Prizewinning design blends classic and modern elements
How do you make a late 19th century house, built on historic Brattle Street in Cambridge, Mass., livable and lovable for a very contemporary couple and their two teen-age children? The three-story frame house, now 90 years old, was built for a relative of Henry Wadsworth Longfellow in a style that is both Victorian and Georgian.
Making it fit the needs of a modern family has involved a four-year renovation and decoration project, the final phase of which has just won Boston interior designer Celeste B. Cooper a $2,500 first prize for residential design in the annual S.M. Hexter Awards Program, a competition that each year ferrets out outstanding interiors.
Ms. Cooper, a member of the American Society of Interior Designers (ASID), worked with the architect who planned the renovation of the house, and then with her own team at The Cooper Group, Inc.
She decorated the house from the top floor playroom and children's bedrooms down to the recently completed living room, which won the award for its use of color, design, integration of furnishings, and adaptability to function.
The couple who now own the house, Cooper said during a New York reception for prizewinners, are professionals: she is a physicist and he teaches at Massachusetts Institute of Technology.
``They both have a home computer and each used a computer printout to define for me their specific needs. They were very organized and no-nonsense about it all.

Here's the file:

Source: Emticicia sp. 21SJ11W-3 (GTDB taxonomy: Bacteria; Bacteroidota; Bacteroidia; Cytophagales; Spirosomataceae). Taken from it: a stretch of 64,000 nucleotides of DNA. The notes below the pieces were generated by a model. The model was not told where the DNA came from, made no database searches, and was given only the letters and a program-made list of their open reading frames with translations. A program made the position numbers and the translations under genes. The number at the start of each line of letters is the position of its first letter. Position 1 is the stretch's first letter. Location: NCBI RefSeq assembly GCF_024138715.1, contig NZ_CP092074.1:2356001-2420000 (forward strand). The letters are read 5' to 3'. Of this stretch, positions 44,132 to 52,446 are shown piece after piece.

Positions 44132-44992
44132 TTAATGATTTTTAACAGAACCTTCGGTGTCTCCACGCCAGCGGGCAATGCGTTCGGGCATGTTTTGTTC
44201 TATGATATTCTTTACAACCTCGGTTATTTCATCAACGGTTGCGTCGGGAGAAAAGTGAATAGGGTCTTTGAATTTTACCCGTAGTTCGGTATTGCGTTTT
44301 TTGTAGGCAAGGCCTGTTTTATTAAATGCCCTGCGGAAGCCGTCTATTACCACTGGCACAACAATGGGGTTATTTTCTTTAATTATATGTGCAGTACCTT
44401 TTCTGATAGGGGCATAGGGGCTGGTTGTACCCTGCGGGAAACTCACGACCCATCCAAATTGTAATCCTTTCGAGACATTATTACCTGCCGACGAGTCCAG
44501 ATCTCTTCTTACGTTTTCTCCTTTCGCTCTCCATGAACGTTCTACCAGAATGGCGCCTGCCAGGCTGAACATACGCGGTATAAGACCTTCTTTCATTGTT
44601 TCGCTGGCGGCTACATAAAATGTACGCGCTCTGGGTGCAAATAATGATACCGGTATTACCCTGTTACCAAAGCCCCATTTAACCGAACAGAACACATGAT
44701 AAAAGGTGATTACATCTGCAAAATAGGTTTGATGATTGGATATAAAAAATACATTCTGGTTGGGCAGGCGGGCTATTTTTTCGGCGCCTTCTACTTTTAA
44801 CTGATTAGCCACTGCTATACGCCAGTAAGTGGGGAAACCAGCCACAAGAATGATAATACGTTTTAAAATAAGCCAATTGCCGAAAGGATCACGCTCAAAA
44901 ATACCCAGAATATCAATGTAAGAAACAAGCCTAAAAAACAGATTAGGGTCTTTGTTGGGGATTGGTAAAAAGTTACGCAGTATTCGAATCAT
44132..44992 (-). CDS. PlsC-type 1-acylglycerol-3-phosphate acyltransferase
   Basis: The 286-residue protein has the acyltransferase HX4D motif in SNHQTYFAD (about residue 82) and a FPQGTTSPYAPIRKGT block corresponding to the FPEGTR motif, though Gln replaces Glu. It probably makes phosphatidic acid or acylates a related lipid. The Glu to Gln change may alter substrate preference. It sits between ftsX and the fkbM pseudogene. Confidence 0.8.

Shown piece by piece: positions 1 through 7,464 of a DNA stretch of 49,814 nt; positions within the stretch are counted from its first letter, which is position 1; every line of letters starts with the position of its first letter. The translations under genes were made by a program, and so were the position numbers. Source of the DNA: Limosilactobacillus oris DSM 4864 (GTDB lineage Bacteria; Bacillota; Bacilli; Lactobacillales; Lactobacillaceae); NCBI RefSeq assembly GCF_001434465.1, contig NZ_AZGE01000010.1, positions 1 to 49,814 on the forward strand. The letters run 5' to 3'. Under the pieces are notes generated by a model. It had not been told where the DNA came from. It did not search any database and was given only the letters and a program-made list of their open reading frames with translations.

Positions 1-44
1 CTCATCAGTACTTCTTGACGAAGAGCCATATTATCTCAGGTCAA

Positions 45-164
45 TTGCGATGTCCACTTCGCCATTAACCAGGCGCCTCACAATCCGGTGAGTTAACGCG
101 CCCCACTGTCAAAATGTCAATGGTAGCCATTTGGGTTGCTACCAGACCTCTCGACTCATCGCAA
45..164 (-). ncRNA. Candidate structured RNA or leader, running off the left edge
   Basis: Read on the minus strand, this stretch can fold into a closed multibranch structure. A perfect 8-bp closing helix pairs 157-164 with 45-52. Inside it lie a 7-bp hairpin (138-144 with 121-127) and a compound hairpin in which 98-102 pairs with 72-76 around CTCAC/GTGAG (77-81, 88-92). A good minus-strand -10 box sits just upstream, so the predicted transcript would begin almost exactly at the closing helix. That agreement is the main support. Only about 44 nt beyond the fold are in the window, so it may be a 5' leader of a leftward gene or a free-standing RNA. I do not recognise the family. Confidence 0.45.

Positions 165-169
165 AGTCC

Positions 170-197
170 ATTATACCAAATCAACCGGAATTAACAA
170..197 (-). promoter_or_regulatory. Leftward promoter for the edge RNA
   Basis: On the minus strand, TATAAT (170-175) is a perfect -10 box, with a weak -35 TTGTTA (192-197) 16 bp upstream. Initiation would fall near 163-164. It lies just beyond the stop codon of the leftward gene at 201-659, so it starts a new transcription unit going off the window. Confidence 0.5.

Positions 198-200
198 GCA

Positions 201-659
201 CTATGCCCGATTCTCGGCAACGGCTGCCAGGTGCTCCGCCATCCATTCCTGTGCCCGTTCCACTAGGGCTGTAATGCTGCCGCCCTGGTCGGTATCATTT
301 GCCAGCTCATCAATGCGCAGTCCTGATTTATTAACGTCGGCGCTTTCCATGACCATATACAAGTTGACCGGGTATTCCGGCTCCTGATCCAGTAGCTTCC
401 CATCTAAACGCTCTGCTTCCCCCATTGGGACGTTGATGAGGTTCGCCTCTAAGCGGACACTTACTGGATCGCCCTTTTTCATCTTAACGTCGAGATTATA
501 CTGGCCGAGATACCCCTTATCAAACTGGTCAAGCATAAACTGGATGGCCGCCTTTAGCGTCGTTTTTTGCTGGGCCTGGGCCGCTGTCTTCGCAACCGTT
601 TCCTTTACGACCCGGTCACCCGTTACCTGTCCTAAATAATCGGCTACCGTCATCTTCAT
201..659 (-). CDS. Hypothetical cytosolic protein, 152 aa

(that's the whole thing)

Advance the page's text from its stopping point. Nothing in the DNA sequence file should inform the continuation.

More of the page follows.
``They said, in effect, `this is the way we are, and this is the way we like to live, and this is the way we want our home to function for us,''' said Cooper.
The husband and wife (who asked that their names not be used) said they wanted interior design that respects the traditional architecture of the house as well as their contemporary tastes, including a collection of modern art and crafts.
They wanted lots of comfortable seating pieces and plenty of flat surfaces to hold piles of books and games and platters of food. The atmosphere had to be conducive to informal entertaining.
The living room that evolved is an eclectic mixture of plump upholstered pieces in contemporary style, some good reproductions of traditional classics, and a modern square coffee table that features a rose granite top, all set on an Aubusson rug. Fabrics are mohair, chenille, raw silk, and tapestry.
Tone-on-tone taupes with atmospheric grays and punches of burgundy and blue provide the color scheme.
The work of the hand is everywhere present - in the handcrafted millwork, the hand-dyed canvas in the pleated shades, the frescoed walls, hand painted by local artisans, and the hand-thrown pottery and other craft objects. Both the interior architecture and the artwork are highlighted by low-voltage spots.
Bebe Winkler, a New York interior designer, also a member of ASID, was one of the six jurors who judged the competition entries.
``The Cambridge room demonstrates what I call a good fit,'' she commented. ``The scale and proportion of the furnishings are right. The color palette is warm and inviting. The idea of using modern crafts as decorative accessories in a vintage house is fresh and of the moment. And the room fits the family for which it was designed.''
This is the 29th year that the S.M. Hexter Company has singled out outstanding work of individual designers in both the residential and contract fields. The first-prize contract winner was C.Sherer Byrd of Houston for her design of an office for the chief executive of a Houston corporation.